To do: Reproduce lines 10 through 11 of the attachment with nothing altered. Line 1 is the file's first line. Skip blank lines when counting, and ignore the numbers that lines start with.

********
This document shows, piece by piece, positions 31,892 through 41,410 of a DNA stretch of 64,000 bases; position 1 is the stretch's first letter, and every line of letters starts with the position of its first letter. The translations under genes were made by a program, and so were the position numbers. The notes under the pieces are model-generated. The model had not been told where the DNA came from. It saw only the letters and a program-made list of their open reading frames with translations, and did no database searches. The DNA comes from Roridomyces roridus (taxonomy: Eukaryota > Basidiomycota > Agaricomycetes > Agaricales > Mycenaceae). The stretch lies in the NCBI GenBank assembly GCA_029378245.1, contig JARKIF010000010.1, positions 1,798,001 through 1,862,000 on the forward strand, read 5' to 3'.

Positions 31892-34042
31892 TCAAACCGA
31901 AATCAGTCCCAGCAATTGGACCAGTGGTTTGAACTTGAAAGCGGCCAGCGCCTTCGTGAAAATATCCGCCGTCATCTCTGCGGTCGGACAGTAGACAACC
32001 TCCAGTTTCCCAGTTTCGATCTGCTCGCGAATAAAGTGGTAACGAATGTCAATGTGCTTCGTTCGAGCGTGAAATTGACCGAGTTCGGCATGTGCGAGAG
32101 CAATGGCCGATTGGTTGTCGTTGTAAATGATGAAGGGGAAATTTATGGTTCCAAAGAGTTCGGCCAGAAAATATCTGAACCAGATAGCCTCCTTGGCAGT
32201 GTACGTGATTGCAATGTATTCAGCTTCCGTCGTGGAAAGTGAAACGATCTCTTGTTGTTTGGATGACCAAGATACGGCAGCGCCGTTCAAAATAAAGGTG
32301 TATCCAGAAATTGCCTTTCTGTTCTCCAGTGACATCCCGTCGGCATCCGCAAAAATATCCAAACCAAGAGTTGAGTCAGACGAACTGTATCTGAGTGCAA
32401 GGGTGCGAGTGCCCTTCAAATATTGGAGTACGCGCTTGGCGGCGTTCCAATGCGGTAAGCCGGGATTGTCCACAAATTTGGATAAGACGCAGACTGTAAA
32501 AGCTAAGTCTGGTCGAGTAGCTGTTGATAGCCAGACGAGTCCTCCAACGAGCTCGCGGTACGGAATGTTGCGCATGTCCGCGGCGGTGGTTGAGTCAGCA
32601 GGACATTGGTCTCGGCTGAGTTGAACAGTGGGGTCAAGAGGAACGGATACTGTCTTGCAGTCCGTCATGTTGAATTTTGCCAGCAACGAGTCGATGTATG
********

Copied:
32501 AGCTAAGTCTGGTCGAGTAGCTGTTGATAGCCAGACGAGTCCTCCAACGAGCTCGCGGTACGGAATGTTGCGCATGTCCGCGGCGGTGGTTGAGTCAGCA
32601 GGACATTGGTCTCGGCTGAGTTGAACAGTGGGGTCAAGAGGAACGGATACTGTCTTGCAGTCCGTCATGTTGAATTTTGCCAGCAACGAGTCGATGTATG